Seksualiti Merdeka is an annual sexuality rights festival which focuses on the human rights of people who come from diverse sexual orientation and gender identity.

Malaysia signed on the Universal Declaration of Human Rights 1948 and United Nations Charter before becoming a member of the Human Rights Council of the United Nations, vowing to respect sexual rights as universal rights based on the inherent freedom, equality and dignity of all human beings.

In sharp contrast, organizers of the festival and Ambiga Sreenevasan, who was scheduled to officiate the festival, have come under police questioning. Ruling government-owned media organizations have ignorantly branded the festival as one that advocates free sex.

If this is not enough some individuals and organizations have gone berserk in the name of religion and called for further persecution against the LGBTIQ community and Ambiga. It is difficult to get angry with the foolishness displayed by these groups but it is sad to note they would stoop so low as to use religion to spread fear.

If we could all take a step back and stop labeling peoples’ sexuality, we would be able to see the importance of human relations. We would clearly see the need to respect the rights of all people irrespective of their sexual orientation and identity as it is an integral part of every one of us.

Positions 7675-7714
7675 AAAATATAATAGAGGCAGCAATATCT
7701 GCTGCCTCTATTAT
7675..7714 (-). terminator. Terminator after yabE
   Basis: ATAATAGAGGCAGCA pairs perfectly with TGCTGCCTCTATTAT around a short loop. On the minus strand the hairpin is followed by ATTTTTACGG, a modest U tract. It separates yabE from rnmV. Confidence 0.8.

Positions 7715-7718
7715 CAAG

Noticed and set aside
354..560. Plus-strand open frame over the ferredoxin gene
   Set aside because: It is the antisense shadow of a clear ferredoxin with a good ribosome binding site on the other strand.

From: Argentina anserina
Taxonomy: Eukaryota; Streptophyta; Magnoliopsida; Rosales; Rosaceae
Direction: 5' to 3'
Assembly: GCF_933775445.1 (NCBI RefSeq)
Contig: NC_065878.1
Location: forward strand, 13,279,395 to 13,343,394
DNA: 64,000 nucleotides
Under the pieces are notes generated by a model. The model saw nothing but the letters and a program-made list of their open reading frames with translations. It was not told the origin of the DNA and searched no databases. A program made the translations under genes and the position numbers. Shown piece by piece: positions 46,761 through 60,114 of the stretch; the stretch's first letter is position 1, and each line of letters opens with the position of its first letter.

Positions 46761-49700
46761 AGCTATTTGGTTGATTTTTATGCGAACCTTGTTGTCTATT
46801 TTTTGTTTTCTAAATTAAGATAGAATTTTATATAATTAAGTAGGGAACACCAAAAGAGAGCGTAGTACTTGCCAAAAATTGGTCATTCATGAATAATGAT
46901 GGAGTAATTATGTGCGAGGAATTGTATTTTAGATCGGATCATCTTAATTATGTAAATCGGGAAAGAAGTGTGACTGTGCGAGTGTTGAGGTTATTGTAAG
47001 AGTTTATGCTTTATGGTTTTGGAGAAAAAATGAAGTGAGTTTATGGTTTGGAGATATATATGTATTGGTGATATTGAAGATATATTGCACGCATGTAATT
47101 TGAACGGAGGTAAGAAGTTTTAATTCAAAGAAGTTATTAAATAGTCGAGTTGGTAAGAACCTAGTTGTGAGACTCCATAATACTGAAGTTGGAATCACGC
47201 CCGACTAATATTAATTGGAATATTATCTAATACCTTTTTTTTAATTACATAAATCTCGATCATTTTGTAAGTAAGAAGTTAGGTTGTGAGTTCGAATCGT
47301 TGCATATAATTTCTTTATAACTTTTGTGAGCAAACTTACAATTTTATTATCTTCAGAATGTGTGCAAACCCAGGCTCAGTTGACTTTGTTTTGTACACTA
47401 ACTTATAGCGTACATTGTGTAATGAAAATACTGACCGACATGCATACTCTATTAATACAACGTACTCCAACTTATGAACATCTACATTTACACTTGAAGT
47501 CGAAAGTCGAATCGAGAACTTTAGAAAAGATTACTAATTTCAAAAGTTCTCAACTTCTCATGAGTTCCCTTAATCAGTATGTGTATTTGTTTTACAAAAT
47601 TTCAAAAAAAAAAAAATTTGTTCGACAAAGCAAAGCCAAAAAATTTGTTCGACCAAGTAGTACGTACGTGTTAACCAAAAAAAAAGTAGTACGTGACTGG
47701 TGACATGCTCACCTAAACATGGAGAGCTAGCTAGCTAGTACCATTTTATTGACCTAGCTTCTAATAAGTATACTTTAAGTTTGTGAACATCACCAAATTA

The government, instead of fanning hatred and inciting anger, could move to oppose all forms of stereotyping against the LGBTIQ community. It should condemn the bullying and name calling the community has had to endure and ensure they have equal access to education and employment opportunities including enjoyment of basic rights of equality and freedom of expression and association.

 

The members of the community are targets of verbal abuse, physical and sexual violence, harassed at the work-place, ostracized by their families and face hate crime–related sexual assault.

They occupy the lowest positions in the job market, face discrimination in schools and are unable to access public housing because of their sexual orientation.

In fact, they experience the worst forms of discrimination.

They need compassion and state support. Not further discrimination.

But, driven by the need to stay in power, the government has fashioned the controversy surrounding the festival for its own political mileage. Clearly the ban demonstrates the ongoing persecution against Ambiga who spearheaded the call for electoral reforms in the country.

The government is playing a dangerous game as it has carelessly pitted different communities against each other, while prime minister Najib Tun Razak trumpets his 1Malaysia policy, which aims at national integration.

If the government is serious about its commitment to human rights as a member of the United Nations Human Rights Council, it must allow for a democratic space for vulnerable communities to engage in peaceful gatherings and revoke the ban on Seksualiti Merdeka.

Charles Santiago

Member of Parliament, Klang


Why so secretive about TPP trade talks?

Posted: 09 Nov 2011 01:33 AM PST

Source: Free Malaysia Today

G Vinod | November 9, 2011